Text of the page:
• async def — Any function registered to the event loop must be defined as async def, marking it as a *coroutine*.
  • async for — Loop over an iterator which might await in any iteration. I like to think of it as a for await — in fact that is what JavaScript calls it. Discord example: async for message in channel.history(limit=500) which fetches history using an asynchronous HTTP request. And yes, async for works in list comprehensions.
  • async with — Use a context manager which might await during entry and/or exit.

Any function containing an await, async for or async with must be a coroutine (async def).

Versus Multiple Threads

Now we understand how we can write asynchronous programs in Python, and everything is nice and well, right? “Why not use multi-threading”, I hear you cry.

Multi-threading does indeed follow a very similar idea — while one thread is waiting on some resource, schedule another waiting thread to run (with each thread being responsible for downloading one file for example). The difference here is that each thread can be pre-empted (paused by the runtime) at any line rather than at fixed await points as in AP, so synchronization is needed when accessing a shared list for example.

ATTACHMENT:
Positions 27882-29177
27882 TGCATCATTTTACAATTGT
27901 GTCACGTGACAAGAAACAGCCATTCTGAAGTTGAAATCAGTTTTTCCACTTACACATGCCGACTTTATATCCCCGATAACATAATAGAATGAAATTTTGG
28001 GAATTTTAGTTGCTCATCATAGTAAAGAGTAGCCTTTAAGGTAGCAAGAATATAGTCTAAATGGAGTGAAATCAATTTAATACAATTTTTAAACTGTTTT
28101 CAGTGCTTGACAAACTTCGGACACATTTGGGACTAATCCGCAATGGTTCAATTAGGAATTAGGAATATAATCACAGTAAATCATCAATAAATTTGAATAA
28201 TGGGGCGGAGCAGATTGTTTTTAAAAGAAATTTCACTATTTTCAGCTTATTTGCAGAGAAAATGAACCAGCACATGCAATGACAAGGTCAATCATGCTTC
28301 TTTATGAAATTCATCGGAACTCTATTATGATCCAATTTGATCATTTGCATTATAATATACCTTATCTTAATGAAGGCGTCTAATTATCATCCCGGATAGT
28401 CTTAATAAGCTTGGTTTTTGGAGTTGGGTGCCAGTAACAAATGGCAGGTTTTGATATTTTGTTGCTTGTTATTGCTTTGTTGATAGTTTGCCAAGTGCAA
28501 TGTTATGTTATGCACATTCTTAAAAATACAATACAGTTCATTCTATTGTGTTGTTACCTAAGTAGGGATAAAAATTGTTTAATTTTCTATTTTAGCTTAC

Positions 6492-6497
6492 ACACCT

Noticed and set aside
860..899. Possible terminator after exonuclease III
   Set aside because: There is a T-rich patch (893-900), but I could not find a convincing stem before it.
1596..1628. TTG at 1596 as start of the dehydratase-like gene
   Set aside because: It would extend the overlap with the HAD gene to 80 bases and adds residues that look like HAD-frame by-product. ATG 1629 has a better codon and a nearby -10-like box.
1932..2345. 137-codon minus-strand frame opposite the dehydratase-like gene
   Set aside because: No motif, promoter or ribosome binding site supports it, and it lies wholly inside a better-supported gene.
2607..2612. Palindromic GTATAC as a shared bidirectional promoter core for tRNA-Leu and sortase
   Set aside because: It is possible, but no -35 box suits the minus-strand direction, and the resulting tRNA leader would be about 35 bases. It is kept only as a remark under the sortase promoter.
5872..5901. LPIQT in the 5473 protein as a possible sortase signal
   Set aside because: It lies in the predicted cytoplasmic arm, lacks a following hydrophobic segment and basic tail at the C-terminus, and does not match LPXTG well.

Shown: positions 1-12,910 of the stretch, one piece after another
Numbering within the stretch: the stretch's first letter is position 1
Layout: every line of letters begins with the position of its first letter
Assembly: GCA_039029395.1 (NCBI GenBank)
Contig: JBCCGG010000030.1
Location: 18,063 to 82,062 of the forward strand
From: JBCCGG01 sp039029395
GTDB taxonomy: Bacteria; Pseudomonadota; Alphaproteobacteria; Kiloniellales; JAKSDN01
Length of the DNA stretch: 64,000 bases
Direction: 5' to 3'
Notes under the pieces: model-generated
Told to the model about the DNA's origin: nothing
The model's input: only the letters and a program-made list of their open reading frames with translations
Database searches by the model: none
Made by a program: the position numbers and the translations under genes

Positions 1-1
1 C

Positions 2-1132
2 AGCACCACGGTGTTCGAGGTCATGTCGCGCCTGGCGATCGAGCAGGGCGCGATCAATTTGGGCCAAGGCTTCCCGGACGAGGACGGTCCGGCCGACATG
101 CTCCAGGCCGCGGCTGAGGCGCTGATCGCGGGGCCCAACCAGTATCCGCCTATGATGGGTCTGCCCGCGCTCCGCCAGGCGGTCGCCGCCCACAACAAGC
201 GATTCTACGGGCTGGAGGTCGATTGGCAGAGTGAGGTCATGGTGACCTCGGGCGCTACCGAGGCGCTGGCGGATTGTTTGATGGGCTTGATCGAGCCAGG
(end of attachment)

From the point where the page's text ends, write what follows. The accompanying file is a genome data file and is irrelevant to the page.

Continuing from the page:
Usually, multi-threading has the ability to use multiple CPU cores, but because the CPython interpreter maintains a GIL (global interpreter lock), only one native thread can be executed at a time, so performance would not exceed asynchronous code anyway. The multiprocessing library can launch multiple independent Python interpreters at once, but the startup is slow and resource-intensive compared to using coroutines, and communication between them is a pain.

A caveat of using AP is that CPU-intensive operations need to be avoided — we frequently want to return control back to the event loop. For example if we fail to return control in a GUI event loop, the GUI will stop responding to user input and start to hang. AP is also unsuited if we have large data transfers instead of small images as in the example above — the bottleneck would end up being the network bandwidth.